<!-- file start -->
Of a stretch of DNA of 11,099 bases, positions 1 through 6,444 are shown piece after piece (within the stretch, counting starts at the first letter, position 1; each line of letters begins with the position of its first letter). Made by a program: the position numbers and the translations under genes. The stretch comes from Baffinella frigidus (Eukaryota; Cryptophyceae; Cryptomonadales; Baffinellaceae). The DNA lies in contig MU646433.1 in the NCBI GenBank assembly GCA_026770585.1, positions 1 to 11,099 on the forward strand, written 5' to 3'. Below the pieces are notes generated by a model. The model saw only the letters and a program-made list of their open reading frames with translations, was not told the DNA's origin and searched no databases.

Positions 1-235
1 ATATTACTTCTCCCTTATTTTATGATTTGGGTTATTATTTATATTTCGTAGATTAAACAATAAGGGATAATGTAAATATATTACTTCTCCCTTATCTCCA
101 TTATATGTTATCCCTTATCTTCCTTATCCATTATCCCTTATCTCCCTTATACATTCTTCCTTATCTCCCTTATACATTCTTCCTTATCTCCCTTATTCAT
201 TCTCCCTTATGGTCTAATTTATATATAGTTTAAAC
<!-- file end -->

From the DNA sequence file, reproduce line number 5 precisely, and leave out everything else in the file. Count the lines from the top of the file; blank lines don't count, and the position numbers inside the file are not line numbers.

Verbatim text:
201 TCTCCCTTATGGTCTAATTTATATATAGTTTAAAC